Essay criticizes pundits who claim there is no value in higher education
It is high school graduation time, and some columnists here in California and nationally, in platforms such as Forbes and U.S. News & World Report, seem to be heralding in the season by carrying articles questioning the value of a college education. They report record unemployment levels among recent college graduates as the rationale for pursuing a trade right out of high school rather than pursuing a college degree.
What such articles fail to report is that the best insurance against unemployment is a college degree. A review of Bureau of Labor Statistics data tracing educational attainment and unemployment for all recessions since 1981 suggests that adults with a college education were twice as likely to be employed as those who had earned only a high school diploma. The logical claim is that education is an investment that pays off.
One recent article in our local newspaper, "College enrollment down, experts cite low funding, high cost” quoted Richard Vedder, director of the Center for College Affordability and Productivity, who, on a recent trip encountered a parking lot attendant and bellman, both of whom had earned college degrees, certainly not required for their jobs. His take was that their "financial return on a college investment was negative."
Vedder drew the wrong conclusion. During recessions some college-educated adults are forced to take jobs beneath the levels for which they are professionally qualified. But one cannot make the assumption that this is true for the majority of college graduates. Recessions have the tendency to exert top-down pressure on the workforce, squeezing the less-educated and less-experienced out the bottom and into unemployment.
Within the last two weeks National Public Radio broadcast a Planet Money segment which contained sound bites from a trio of national figures – Ellen DeGeneres, Mayor Michael Bloomberg, and Oprah Winfrey - delivering commencement addresses. All ardently urged the new graduates seated before them to "follow their passions."
I would encourage them to do just that, follow their passions … but tempered with pragmatism. Also I would recommend that academic advisers, coupled with an institution’s career advisrs, coach students to select majors and possibly minors that offer the student the opportunity to pursue both passions and careers. That way students can have their cake and eat it, too.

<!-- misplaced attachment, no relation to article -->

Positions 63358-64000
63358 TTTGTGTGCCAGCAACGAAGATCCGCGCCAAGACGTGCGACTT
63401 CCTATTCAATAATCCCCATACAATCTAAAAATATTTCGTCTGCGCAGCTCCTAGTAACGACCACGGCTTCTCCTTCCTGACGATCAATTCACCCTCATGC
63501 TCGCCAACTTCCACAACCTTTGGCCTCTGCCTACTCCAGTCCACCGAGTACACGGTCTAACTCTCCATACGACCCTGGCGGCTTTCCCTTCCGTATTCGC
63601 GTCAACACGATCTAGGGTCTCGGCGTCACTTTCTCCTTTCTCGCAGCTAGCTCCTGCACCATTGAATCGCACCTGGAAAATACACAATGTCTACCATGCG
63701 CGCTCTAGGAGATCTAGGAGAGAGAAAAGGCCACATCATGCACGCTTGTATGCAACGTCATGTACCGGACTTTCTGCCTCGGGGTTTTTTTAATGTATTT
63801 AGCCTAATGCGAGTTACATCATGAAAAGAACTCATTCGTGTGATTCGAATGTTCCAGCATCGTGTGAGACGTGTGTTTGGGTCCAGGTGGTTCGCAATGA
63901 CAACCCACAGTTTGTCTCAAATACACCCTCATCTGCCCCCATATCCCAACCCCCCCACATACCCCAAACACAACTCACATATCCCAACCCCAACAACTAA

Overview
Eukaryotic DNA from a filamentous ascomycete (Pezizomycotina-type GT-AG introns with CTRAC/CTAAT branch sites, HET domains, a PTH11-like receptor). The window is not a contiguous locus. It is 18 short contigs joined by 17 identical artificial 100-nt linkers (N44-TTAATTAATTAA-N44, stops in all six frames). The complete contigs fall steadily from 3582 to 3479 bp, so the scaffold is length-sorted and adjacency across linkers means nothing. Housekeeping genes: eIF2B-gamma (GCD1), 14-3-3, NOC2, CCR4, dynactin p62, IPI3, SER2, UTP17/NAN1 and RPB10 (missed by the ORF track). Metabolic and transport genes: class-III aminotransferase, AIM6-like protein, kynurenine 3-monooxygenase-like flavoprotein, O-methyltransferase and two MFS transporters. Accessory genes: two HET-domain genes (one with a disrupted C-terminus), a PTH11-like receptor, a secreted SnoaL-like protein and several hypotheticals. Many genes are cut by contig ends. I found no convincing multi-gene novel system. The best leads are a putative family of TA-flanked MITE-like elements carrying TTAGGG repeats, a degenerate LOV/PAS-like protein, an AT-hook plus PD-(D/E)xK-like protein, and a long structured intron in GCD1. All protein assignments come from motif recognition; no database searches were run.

"What if you don’t have a passion?" asked the exasperated student interviewed in NPR’s story. College is a wonderful place to develop or focus passion. Yet in this era of global economic stress, it is tempting for students to home in on a career early during their matriculation. Academic and career advisors should be vigilant in helping students and their parents, who are likely to be pressuring them into an early decision about an occupation, to avoid that trap.
All students need a healthy dose of learning opportunities that build the skills and capacities that will support them as their professional and personal lives unfold. That is one of the purposes of the liberal arts, that broad curriculum that pundits love to hate. We must be more effective in communicating the value of the liberal arts, not just in capabilities and perceptions, but in jobs and in dollars and sense.
Journalists and "experts" who say nay to the value of a college education are doing millions of high school and college students a gross disservice. They are robbing students of the best hope of developing and pursuing their passions with careers, each in a civically responsible way. Shortsighted reporting on this undermines the national security of the country by limiting its ability to develop the human capital on which the future of the United States depends.
Devorah Lieberman is president of the University of La Verne.